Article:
Apple on Tuesday continued its season of incremental Mac updates, announcing refreshed MacBook Pros with slightly faster processors and, in the case of its high-end configuration, a $100 price cut. In line with recent rumors, Apple also bumped up the base RAM in some models.
Apple's 13-inch MacBook Pro with Retina Display still starts at $1,299 but now comes with a 2.6 GHz Intel dual-core i5 processor, up from a 2.4 GHz model, and 8 GB of RAM, up from 4 GB in the previous model. The device still comes with a 128 GB PCIe-based flash storage drive. For $1,499, Apple bumps storage to 256 GB, and for $1,799, users can move to a 2.8 GHz processor and 512 GB of storage. Built-to-order options for the 13 inch model allow for up to a 3.0 GHz dual-core i7 processor, up to 16 GB of memory, and up 1 TB of flash-based storage. That setup will run $2,699.
Apple's 15 inch Retina model, meanwhile, still starts at $1,999, but now boasts a 2.2 GHz quad-core i7 processor, bumped up slightly from a 2.0 GHz chip in the older model, and 16 GB of RAM. Base storage capacity is still 256 GB, however. Apple's top-of-the-line model now runs $2,499, $100 less than before. It offers a 2.5 GHz quad-core i7 processor, 16 GB of RAM, 512 GB of storage, and both Intel's integrated Iris Pro Graphics, and a discrete Nvidia GeForce GT 750M card with 2 GB of memory. As was the case before, only the high-end model features a discrete graphics card. Buyers can max out the 15 inch model with up to 1 TB of flash storage and a slightly faster 2.8GHz i7 chip. Those updates bring the price to $3,199.
Apple also cut $100 from the price of its non-Retina 13 inch MacBook Pro, which hasn't been updated since 2012. The only model to still feature an optical drive, it now starts at $1,099 and offers a 2.5 GHz dual-core i5 processor, 4 GB of RAM, and a 500 GB 5,400 rpm hard drive. Apple claims this model is particularly popular among Windows switchers.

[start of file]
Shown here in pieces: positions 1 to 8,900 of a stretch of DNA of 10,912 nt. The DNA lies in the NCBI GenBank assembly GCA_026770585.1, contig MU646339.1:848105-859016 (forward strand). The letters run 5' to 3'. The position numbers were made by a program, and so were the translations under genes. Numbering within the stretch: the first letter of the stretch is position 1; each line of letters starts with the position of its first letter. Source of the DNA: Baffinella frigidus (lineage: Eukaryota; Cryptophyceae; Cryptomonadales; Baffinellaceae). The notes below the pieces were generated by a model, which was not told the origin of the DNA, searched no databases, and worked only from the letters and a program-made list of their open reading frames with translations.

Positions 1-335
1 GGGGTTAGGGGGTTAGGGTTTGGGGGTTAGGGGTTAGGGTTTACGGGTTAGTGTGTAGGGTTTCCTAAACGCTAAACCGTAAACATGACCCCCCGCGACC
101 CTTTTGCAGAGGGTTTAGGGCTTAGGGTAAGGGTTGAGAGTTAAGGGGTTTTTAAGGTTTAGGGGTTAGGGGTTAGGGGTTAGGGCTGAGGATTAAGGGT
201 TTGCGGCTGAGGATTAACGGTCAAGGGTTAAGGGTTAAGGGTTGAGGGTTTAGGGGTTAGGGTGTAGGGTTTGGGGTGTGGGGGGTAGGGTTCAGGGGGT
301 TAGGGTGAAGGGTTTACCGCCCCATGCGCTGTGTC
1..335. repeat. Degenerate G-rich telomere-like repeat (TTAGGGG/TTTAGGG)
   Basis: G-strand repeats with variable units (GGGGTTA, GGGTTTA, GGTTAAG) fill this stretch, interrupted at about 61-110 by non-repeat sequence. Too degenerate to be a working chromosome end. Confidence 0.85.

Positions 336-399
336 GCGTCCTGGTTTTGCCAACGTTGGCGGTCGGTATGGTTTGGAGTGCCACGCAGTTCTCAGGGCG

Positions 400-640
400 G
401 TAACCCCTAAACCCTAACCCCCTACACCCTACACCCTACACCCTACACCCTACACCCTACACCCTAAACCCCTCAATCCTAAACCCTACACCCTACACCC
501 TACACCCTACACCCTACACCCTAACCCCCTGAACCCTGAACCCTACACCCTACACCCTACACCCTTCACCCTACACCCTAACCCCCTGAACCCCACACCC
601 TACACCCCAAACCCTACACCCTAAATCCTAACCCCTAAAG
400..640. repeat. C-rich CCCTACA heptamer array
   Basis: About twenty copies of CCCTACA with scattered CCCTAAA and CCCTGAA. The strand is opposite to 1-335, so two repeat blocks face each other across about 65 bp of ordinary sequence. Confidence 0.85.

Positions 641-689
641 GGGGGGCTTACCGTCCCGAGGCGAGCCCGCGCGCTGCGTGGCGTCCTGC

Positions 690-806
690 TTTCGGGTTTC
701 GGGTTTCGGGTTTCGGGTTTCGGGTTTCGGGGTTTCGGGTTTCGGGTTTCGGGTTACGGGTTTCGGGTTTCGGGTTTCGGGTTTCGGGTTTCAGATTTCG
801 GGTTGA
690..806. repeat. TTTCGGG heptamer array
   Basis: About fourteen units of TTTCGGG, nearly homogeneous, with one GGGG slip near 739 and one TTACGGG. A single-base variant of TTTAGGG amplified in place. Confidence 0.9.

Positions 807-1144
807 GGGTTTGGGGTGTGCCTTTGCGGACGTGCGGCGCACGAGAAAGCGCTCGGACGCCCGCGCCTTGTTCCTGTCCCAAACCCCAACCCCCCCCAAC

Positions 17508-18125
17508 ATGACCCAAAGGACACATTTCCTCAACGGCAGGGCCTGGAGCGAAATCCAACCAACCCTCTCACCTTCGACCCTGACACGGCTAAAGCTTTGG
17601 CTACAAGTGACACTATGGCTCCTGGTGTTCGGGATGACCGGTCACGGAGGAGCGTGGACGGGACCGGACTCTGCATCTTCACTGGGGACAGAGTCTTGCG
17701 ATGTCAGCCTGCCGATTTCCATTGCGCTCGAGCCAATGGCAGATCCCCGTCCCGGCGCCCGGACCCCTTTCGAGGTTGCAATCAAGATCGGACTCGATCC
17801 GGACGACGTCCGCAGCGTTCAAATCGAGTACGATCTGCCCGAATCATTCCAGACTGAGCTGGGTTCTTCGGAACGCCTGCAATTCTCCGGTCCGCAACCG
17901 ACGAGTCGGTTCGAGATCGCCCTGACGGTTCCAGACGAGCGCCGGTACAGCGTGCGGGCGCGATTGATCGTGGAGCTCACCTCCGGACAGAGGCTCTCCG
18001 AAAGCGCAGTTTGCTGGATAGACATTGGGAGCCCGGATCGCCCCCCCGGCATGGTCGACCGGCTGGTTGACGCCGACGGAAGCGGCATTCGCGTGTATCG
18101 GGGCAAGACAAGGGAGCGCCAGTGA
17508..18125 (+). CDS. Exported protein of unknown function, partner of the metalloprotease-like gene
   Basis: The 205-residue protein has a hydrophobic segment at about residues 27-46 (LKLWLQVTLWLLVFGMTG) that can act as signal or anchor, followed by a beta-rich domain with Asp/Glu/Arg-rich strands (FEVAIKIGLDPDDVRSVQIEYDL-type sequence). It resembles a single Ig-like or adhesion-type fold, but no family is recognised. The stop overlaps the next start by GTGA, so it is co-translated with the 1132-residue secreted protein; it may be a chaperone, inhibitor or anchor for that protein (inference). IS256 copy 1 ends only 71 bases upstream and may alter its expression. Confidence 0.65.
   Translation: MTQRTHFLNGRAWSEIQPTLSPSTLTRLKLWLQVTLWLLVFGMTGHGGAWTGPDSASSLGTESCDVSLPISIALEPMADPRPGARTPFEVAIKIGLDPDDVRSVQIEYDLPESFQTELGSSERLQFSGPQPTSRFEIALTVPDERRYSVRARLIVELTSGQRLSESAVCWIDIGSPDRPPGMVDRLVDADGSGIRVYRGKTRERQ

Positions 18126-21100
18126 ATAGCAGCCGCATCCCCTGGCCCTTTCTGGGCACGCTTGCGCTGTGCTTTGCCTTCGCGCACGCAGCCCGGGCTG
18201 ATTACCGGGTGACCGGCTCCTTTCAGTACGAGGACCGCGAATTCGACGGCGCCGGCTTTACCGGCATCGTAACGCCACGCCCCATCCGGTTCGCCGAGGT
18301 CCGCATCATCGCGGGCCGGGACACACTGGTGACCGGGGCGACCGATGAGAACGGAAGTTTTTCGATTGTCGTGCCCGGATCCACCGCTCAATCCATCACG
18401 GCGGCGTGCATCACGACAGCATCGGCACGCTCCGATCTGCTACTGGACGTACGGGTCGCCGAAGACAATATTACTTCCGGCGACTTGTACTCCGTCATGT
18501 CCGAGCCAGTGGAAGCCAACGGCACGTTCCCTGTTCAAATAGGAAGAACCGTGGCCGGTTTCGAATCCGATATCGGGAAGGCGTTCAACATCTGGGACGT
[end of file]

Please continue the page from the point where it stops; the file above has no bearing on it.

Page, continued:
With Intel facing delays in its next-gen "Broadwell" chips, Apple has focused in recent months on modest spec bumps and small price cuts. Last month, the company launched a new, modestly powered iMac for $1,099. While not exactly budget friendly, the device is $200 cheaper than the previous entry-level model. Apple also refreshed its MacBook Air lineup at the end of April, with slightly faster processors and $100 price cuts.
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Over the last year, numerous supply chain reports and rumors have maintained Apple is working on a new 12 inch MacBook that will feature a Retina display, a redesigned trackpad, and a design that is both thinner than the current Air, and built without a fan. Recent reports claim that Broadwell delays could push the device, originally alleged to be a 2014 release, into early 2015, and that substantially improved, Broadwell-based MacBook Pros might not arrive until the spring, if not later.
Despite its focus on stop-gap upgrades, Apple's Mac business outperformed the market in the most recent quarter. According to the company's earnings report, it sold 4.4 million Macs during its fiscal Q3 and enjoyed 18% year-over-year growth. Interestingly, Apple's figures contradict those released by research firms Gartner and IDC, both of which said Apple lost ground. Looking specifically at the enterprise, other data indicates that Macs remain far outnumbered by PCs, but that more and more businesses are supporting Apple machines for at least some employees.
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